Holy Hell! Scream Turns 20

Holy Hell! Scream Turns 20

Craven perfected his particular predilection with postmodern horror.

In 1996, Wes Craven was deep in deconstruction mode. He released Vampire in Brooklyn—an ambitious if scattershot mixture of comedy and horror that examines and reimagines traditional vampire lore—in 1995, and the year before that, he put himself under the microscope in Wes Craven’s New Nightmare, a spirited bit of self-reference that took his Nightmare on Elm Street franchise in an inventive new direction but had little in the way of true reflexivity. This (very) loose trilogy of sorts culminated in Scream, a slasher film that successfully embraces a generic spirit while also operating as an insightful and ultimately playful bit of auto-critique. The film takes the stylistic alchemy of Vampire in Brooklyn and the self-awareness of New Nightmare and creates an experience that quite nearly pushes genre technique to the realm of the sublime.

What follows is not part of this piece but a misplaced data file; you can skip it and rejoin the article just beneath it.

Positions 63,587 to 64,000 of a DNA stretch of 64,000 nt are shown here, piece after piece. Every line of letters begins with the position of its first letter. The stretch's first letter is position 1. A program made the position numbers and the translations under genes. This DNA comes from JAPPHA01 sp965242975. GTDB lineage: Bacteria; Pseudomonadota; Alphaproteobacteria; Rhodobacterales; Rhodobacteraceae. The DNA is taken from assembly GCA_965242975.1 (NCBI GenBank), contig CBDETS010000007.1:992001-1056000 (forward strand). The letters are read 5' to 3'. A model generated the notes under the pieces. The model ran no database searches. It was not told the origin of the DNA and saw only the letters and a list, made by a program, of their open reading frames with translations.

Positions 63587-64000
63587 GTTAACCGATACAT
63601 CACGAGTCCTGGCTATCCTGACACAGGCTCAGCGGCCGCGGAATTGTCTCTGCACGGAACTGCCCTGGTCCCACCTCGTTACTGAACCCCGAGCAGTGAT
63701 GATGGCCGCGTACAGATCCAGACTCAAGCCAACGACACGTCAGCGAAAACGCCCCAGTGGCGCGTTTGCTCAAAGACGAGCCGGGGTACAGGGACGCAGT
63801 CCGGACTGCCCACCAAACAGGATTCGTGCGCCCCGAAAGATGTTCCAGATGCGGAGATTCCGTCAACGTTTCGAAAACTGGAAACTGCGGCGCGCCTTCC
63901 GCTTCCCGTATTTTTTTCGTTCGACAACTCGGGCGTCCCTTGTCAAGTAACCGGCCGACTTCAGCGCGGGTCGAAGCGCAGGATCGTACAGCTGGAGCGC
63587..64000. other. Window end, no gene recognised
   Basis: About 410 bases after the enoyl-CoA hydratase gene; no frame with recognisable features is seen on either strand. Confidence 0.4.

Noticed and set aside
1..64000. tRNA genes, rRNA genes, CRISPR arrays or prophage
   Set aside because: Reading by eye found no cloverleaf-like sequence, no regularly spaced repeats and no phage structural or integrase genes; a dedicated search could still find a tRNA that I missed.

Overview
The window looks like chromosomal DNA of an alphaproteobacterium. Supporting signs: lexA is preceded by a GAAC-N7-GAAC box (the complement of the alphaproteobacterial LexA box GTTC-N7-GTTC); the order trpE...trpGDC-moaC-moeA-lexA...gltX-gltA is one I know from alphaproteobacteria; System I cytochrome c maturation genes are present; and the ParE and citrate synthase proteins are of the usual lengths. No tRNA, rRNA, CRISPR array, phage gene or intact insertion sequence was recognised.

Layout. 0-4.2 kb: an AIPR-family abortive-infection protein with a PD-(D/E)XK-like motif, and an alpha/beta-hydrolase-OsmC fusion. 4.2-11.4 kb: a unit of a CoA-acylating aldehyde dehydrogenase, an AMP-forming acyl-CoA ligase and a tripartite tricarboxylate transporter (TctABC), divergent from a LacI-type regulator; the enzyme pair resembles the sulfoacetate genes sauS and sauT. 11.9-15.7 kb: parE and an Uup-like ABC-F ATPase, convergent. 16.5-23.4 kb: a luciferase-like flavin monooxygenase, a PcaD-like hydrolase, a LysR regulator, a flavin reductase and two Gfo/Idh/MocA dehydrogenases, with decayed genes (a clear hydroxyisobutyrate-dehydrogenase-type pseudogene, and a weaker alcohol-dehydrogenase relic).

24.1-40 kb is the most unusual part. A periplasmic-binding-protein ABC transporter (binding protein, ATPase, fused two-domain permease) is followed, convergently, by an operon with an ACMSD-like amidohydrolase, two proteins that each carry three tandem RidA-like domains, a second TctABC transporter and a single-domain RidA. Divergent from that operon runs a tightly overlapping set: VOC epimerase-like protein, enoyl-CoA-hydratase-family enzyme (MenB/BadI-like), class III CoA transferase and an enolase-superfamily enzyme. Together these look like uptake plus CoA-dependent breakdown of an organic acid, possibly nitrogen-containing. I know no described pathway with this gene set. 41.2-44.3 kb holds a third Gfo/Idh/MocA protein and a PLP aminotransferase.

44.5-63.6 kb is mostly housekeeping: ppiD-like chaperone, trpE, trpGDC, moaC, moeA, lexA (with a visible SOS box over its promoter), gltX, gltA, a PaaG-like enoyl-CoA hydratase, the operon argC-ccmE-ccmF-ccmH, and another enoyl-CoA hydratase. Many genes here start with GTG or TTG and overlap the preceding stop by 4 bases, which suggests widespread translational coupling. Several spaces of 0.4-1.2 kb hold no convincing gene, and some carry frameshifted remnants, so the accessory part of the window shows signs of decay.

With Scream, Craven perfected his particular predilection with postmodern horror. Unlike Vampire in Brooklyn and even New Nightmare, Scream isn’t simply clever, with shrewd references to other films and nods to some sort of real-life context; it is, quite significantly, a consistently scary film, up there with the scariest Craven ever made. The famed opening sequence, in addition to being an impossibly tense and terrifying game of cat-and-mouse, is also one hell of a thesis statement, as well as something like a proof of concept. High school student Casey Becker (Drew Barrymore) is home alone when she receives a curious phone call from an unknown male. Their conversation, initially innocuous and even a bit flirtatious, becomes ominous when the voice uses the topic of horror movies to mock and threaten her, creating an antagonistic air that implicates character and audience alike. Ultimately, the scene is a kind of rubric. The discussion of “the rules” of horror movies is fun and witty, but like the package of stovetop popcorn that doubles a steadily ticking clock, the mounting tension bursts wide open. Not only does Craven succeed in bridging comedy and horror, he shows us that Scream will simultaneously utilize and mock genre tropes, and do so with considerable technique.